During the July 29th game the cameras captured Flores crying and it looked like it was a new low for the Mets.  The Mets had not yet bottomed out, however.  The very next day they blew a 6 run lead to the Padres at home in the rain.  They were three games behind the Nationals and going nowhere.  I was actually rationalizing the season with an early post-mortem.   “Well they gave me much more competitive four months than I expected…”

And then…CESPEDES.

Who would have thought it possible?  He is the kind of gamer that the Mets almost never get.  Hell, they’re still paying Bobby Bonilla a yearly salary.

Wouldn’t you know it, given a new lease on life Wilmer Flores won two games versus the Nationals.  The Mets swept the series and have gone on to feast on the bottom-dwelling Rockies, Marlins, and Phillies.  True, they were swept by the Pirates, but this humble birthday boy is writing that off as a blip on the radar screen.

The shit’s about to get real.  Fasten your seat belts!

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The wild card run amok

Posted by keithosaunders on September 15, 2011

Today’s post will be devoted to my esteemed guest-blogger, and best friend, Jeff Mazzei.  Since he wrote this, (last week) a couple of the races have tightened up, but with only 15 games or so remaining on the schedule, time is getting short. 

The Redsox, with their myriad of pitching injuries, have somehow let Tampa back into the picture; they are four up in the wild card race.  In the NL wild card, while I wasn’t looking the Cards crept to within four and half of Atlanta. 

But enough of me.  Here’s Jeff!

I don’t know why I should be surprised and confounded by this, but with the pennant races evaporating, all I read is how we need another wild card team like the commissioner wants because he’s coming to the rescue of this September’s non-races.  Talk about another knee-jerk reaction!  How long has the current format been in place?  To my recollection, this is the only time in 17 years it may come down to the wire with no race.  And may I point out that were it not for the wild card, there would be an exciting race in the AL East.  And if the Braves were to close the gap on the Phillies, that would be another non-race race.  Oh, but if the American league only had a second wild card, then we could throw the Texas – Anaheim race in the trash as well.  They just don’t get it.  The people who run this are so myopic.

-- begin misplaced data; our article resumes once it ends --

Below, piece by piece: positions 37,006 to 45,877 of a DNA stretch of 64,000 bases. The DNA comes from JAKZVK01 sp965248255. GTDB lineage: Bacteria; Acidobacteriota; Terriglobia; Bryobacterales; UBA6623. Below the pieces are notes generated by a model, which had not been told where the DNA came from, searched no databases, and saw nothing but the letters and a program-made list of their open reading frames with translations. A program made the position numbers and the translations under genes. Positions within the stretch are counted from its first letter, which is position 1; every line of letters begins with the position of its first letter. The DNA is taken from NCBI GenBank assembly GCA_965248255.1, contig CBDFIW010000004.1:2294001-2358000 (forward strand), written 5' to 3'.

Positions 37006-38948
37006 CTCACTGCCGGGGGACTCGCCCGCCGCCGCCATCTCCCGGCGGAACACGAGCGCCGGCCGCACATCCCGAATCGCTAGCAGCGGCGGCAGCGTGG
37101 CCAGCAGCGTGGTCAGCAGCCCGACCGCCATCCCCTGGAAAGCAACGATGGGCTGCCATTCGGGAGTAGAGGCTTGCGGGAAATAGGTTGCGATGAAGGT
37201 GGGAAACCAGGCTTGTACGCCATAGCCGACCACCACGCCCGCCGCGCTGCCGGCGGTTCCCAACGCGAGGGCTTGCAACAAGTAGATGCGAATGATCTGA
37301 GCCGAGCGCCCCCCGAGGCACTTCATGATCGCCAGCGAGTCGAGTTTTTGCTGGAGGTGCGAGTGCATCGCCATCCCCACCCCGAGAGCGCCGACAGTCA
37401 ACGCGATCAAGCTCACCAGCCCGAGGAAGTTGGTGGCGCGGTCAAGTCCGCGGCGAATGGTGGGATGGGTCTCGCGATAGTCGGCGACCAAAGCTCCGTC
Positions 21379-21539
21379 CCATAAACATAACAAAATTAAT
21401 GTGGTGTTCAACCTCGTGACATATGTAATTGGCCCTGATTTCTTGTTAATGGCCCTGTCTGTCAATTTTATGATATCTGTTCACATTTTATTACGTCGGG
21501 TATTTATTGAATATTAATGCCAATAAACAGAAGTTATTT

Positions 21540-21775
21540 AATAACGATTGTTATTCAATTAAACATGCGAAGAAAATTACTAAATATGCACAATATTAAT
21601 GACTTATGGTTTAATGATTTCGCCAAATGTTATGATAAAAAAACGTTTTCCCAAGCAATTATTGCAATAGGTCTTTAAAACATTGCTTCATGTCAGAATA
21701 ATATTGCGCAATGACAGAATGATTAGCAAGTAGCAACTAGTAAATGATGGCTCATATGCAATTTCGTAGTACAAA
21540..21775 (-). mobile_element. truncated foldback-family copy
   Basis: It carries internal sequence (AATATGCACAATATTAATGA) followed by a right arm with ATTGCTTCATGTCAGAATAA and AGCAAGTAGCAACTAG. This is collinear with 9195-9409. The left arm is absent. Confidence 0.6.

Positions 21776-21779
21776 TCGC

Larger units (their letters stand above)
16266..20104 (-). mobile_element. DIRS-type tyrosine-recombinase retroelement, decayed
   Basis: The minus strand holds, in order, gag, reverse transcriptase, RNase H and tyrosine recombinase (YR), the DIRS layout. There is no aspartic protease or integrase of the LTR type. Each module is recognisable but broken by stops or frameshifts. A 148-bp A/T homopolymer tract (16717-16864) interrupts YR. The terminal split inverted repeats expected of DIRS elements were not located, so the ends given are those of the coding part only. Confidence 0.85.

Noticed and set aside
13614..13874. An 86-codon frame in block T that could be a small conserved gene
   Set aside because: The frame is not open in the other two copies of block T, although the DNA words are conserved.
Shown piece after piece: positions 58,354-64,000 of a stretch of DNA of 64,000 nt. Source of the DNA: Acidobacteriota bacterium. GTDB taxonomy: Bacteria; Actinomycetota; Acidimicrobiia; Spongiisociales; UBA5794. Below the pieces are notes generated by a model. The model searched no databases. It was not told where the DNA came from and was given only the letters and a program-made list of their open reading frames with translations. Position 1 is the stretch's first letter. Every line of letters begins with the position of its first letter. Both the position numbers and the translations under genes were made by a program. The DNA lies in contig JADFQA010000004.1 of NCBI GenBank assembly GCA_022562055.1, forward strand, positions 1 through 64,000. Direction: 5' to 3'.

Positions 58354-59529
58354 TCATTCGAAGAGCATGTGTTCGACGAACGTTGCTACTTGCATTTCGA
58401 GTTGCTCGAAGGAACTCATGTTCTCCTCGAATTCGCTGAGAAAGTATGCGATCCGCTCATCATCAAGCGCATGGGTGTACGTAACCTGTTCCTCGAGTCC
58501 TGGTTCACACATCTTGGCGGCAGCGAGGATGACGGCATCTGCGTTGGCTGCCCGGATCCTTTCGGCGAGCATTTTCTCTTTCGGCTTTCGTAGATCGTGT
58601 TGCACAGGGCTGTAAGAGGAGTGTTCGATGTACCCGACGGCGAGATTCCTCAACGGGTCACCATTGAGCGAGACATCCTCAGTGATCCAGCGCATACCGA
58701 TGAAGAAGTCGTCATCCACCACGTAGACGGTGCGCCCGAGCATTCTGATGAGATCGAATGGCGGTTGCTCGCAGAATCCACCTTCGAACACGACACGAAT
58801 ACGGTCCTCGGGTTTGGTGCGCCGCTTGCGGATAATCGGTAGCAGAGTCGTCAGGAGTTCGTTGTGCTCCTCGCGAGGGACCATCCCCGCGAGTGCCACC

Mr. Selig wants 2 wild cards in each league having a play-in game.  I can see this coming from 3000 miles down the road:  the first wild card is the Yankees or Red Sox with the 2nd best record in the league.  The second wild card is a so-so team—-we’ll call them the Seattle Mariners—-who happen to have a blue chip pitcher—–we’ll call him Felix Hernandez—-who throws a 2-hit shutout at the 2nd best team in the league, and on goes Seattle.  Let the hand-wringing begin and sound the alarms.

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The Phillies, Heat, Celtics, Wall Street, and the consolidation of power.

Posted by keithosaunders on December 14, 2010

The Yankee fans won’t admit it but they are stunned and shattered by the Phillie’s drive-by signing of Cliff Lee.  They did not see this one coming.  In October, after the Texas Rangers eliminated the Yankees in the ALCS, my Facebook and Twitter feeds were rife with comments such as, “Cliff Lee will look great in pinstripes!”  It was as if the only way the fans could process the ignominy of losing to the small-market Rangers was with the comforting knowledge that they would soon usurp their best player.   They thought it was a foregone conclusion, and they thought so up until 9pm Monday night. 

Have you noticed this recent trend of super-teams?  A few years ago the Celtics somehow  finagled their way into a lineup that included Kevin Garnett, Paul Pierce, and Ray Allen.   More recently we saw the Miami Heat’s twin signings of LeBron James and Chris Bosh to compliment their resident star, Dwyane Wade.   Now the Phillies will possess what is possibly the greatest pitching staff since the 1970 Baltimore Orioles and the Koufax/Drysdale Dodger teams of the mid-60s. 

In the past great players were content to have teams built around them.  Lately we see them willing to share the spotlight — to coalesce.  They eschew the individual spotlight for the greater glory that comes with championships.  Some would call it selfless. I call it greed.  They are already rich beyond their wildest fantasies — the only thing left for them is a championship ring. 

While I’m glad that Lee didn’t end up on the Yankees, I’m not enamored with him.  I have no use for the type of player who is essentially a hired gun.  That’s why I never liked David Cone or Roidger Clemens.  They would go to a team, collect their ring, and move on.  Lee could have stayed in Texas and become a real hero.  Instead he chose the easy way:  to go a team of superstars and collect his ring a la LeBron.  Don’t get me wrong, I’m glad he went to Philly instead of the Yankees.  At least Philly has only won a couple of times

I think you can draw a line from these powerful sports franchises to the way the American economy has seen its wealth consolidated among the top 1%.   Players are merging to form super-teams, much the way banks were merged to form mega-corporations.